In my early to mid-twenties I still thought of myself very much as that boy I had always been, although I didn't as actively express my feelings outwardly as I had done in the past. Upon getting a job at GNC I discovered a different side of my masculinity, through health, fitness, and body building. I used to research the nutrition and science involved in body building and longed to be like the men I read about in the books I sold on the subject. This is also where I met my beautiful wife, who taught me about being transgendered, and that there was such a thing as being born in the wrong body. It is because of her, (and other influences) that I am the man, I am today.

What are some of the ways you have known throughout your life that something, wasn't quite right? How did you learn about transsexuality and that transitioning was an option? How did you decide transitioning was right for you? For those of you who are simply Gender Queer, when did you realize you didn't identify within the gender binary, and how are you living your lives today to match your gender identity?

Written by Malcolm Cameron Aschebrook-Kealiher


Saturday, June 16, 2012

Pride: a safe space discussion

Pride is upon us. Let's talk about what that means for us. What does it mean to have pride in a fiercely normative society? Do you have pride? Do you not? Is it easy to cultivate your pride? What is the mainstream conception of this word? How is your experience similar? How does it differ? Come share your thoughts, stories, and questions.

Wednesday, June 20 th, 2012
7:00pm to 8:15pm
Center on Halsted (3656 North Halsted)

Genderqueer Chicago is as safe a space as we can make it. To help with this, we have some working agreements that we would like all who come to meetings to keep in mind while within our safe space meetings. Please check out our working agreements here.
Safe space meetings are strictly closed to researchers and reporters in their professional capacities. Meetings are open to anyone else wanting to talk and think about gender! For more info, give us a shout at genderqueerchicago@gmail.com!

Monday, June 11, 2012

Privilege: A Safe Space Discussion

Privilege and disprivilege are things that affect everyone in a variety of ways. Issues, such as sexism, racism, classism, ableism, and so on can be replicated inside the same groups which are so often marginalized in those ways. Queer folks are no more immune to reproducing sexist or gender essentialist ideas then the rest of society, racist attitudes can exist among various communities, domestic violence is not just a heterosexual problem but impacts us all, and so on. Ignoring these problems leaves them un-addressed and fosters assumptions that these issues cannot be a problem within our own communities.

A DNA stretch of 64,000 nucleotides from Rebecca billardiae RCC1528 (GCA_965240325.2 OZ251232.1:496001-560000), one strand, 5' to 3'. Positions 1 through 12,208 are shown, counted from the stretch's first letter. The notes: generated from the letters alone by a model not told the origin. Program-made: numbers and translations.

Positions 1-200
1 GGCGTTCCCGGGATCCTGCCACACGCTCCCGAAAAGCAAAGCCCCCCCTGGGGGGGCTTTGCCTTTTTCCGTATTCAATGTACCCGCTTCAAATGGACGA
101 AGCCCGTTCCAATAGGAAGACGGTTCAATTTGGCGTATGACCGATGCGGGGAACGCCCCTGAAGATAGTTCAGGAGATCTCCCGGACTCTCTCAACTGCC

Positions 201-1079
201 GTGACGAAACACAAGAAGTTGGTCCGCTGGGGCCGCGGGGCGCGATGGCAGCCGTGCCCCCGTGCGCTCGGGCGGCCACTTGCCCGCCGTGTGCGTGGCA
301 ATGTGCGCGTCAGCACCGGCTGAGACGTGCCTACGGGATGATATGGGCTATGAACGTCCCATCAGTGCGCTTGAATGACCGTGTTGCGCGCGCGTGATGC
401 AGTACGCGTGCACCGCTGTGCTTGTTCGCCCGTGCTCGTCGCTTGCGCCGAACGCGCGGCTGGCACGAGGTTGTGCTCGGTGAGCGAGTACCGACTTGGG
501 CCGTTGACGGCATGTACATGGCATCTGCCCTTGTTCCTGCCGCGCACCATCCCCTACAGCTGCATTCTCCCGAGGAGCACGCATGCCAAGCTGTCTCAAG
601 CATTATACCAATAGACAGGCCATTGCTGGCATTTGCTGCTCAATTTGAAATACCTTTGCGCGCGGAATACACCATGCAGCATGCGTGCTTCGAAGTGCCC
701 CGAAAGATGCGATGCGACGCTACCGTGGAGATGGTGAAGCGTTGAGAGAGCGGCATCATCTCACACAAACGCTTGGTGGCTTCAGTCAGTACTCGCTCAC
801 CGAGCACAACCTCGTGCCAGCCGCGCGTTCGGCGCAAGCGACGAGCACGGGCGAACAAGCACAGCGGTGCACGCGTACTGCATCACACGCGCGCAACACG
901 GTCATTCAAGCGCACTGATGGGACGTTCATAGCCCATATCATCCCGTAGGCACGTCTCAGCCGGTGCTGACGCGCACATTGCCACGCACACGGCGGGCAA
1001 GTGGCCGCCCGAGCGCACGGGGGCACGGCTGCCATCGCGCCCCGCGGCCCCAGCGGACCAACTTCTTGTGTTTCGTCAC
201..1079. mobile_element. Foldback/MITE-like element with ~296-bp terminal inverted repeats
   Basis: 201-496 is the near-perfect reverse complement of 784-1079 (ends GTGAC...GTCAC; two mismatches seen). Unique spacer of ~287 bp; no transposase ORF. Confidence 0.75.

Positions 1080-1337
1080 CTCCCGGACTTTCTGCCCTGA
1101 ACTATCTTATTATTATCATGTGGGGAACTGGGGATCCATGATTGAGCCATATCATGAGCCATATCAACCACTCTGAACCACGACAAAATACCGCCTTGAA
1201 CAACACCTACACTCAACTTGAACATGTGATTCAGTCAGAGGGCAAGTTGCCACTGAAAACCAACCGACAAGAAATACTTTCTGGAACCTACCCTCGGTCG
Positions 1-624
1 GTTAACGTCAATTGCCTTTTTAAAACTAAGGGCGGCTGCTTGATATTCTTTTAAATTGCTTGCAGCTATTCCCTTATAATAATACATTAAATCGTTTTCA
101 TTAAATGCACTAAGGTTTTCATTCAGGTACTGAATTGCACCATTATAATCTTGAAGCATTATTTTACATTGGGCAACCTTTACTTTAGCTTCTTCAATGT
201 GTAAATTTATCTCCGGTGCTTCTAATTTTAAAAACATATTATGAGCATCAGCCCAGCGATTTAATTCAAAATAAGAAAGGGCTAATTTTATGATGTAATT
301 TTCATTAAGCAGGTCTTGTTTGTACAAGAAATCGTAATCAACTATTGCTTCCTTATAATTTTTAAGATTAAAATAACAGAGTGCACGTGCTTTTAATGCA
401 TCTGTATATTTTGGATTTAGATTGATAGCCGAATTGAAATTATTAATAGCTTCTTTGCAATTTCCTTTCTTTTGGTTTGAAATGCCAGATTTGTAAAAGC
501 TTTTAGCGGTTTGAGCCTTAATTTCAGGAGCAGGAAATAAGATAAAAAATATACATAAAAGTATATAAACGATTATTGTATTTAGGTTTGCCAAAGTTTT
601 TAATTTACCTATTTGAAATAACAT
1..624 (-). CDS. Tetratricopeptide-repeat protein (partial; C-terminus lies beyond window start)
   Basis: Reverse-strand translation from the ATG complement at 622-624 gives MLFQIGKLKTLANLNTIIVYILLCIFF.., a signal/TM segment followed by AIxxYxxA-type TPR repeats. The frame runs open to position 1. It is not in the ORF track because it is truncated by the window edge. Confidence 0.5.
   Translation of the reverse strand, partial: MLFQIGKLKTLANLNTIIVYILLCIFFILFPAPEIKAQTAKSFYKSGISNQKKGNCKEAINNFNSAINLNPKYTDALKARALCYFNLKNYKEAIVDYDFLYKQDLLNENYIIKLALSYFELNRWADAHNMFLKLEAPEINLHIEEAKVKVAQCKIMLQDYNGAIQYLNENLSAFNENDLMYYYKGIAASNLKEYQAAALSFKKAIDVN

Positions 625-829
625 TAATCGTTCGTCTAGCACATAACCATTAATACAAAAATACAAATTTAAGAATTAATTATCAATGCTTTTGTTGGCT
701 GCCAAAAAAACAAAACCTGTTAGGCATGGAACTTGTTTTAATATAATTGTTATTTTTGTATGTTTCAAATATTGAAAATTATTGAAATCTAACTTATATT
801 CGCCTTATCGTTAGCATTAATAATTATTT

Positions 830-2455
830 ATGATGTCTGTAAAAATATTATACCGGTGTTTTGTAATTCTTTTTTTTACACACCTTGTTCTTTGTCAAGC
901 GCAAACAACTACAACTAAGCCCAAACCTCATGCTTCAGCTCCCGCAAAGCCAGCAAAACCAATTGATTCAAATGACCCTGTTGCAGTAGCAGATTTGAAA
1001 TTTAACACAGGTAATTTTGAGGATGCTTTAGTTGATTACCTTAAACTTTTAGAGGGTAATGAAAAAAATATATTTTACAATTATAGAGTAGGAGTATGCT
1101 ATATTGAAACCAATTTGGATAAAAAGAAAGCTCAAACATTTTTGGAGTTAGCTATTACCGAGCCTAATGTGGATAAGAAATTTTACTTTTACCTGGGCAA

In what ways has privilege or disprivilege affected you or the way you live? How do you deal with privilege and disprivilege on a day-to-day basis?

Wednesday, June 13 th, 2012
7:00pm to 8:15pm
Center on Halsted (3656 North Halsted)

Genderqueer Chicago is as safe a space as we can make it. To help with this, we have some working agreements that we would like all who come to meetings to keep in mind while within our safe space meetings. Please check out our working agreements here.
Safe space meetings are strictly closed to researchers and reporters in their professional capacities. Meetings are open to anyone else wanting to talk and think about gender! For more info, give us a shout at genderqueerchicago@gmail.com!

Tuesday, June 5, 2012

Genderqueer 101 workshop

Please join ellie june navidson and Lex Lawson for a relevant conversation on genderqueer identities! Saturday, June 9th at 6:30pm at the Center on Halsted, 3656 N. Halsted Ave., Chicago, IL 60613 Genderqueer is a a term often embraced by people who experience their gender in ways that do not conform to social norms. Genderqueer 101 is a workshop/discussion designed to cultivate understanding of non-binary identities. We will discuss things like explicit inclusivity, compassionate communication and cultural sensitivity.

Sunday, June 3, 2012

Identities - A Safe Space Discussion

I am?
Click image for source



Wednesday, June 6, 7:00pm to 8:15pm
Center on Halsted, 2nd Floor (ask for room number at reception desk)
3656 N. Halsted St. 

We talk a lot about our queer, gender, and genderqueer identities... what about the others? Race, physical or mental disability, social status; these can all inform each other, and our queer identities. What identities inform yours, are they visible or invisible, internally chosen or externally imposed?

Genderqueer Chicago is as safe a space as we can make it. To help with this, we have some working agreements that we would like all who come to meetings to keep in mind while within our safe space meetings. Please check out our working agreements here.

Safe space meetings are strictly closed to researchers and reporters in their professional capacities. Meetings are open to anyone else wanting to talk and think about gender! For more info, give us a shout at genderqueerchicago@gmail.com!